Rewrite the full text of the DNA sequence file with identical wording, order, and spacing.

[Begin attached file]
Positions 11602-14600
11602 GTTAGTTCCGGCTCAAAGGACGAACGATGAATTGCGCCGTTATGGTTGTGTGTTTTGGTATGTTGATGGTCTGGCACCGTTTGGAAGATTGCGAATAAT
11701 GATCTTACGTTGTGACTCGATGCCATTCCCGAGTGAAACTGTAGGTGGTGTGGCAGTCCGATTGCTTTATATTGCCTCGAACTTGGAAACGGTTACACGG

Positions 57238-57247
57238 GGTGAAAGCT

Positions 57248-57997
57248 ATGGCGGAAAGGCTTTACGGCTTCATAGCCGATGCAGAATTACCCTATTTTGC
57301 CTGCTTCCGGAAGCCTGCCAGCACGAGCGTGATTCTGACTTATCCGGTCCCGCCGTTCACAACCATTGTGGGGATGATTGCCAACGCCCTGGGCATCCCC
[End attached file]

Positions 11602-14600
11602 GTTAGTTCCGGCTCAAAGGACGAACGATGAATTGCGCCGTTATGGTTGTGTGTTTTGGTATGTTGATGGTCTGGCACCGTTTGGAAGATTGCGAATAAT
11701 GATCTTACGTTGTGACTCGATGCCATTCCCGAGTGAAACTGTAGGTGGTGTGGCAGTCCGATTGCTTTATATTGCCTCGAACTTGGAAACGGTTACACGG

Positions 57238-57247
57238 GGTGAAAGCT

Positions 57248-57997
57248 ATGGCGGAAAGGCTTTACGGCTTCATAGCCGATGCAGAATTACCCTATTTTGC
57301 CTGCTTCCGGAAGCCTGCCAGCACGAGCGTGATTCTGACTTATCCGGTCCCGCCGTTCACAACCATTGTGGGGATGATTGCCAACGCCCTGGGCATCCCC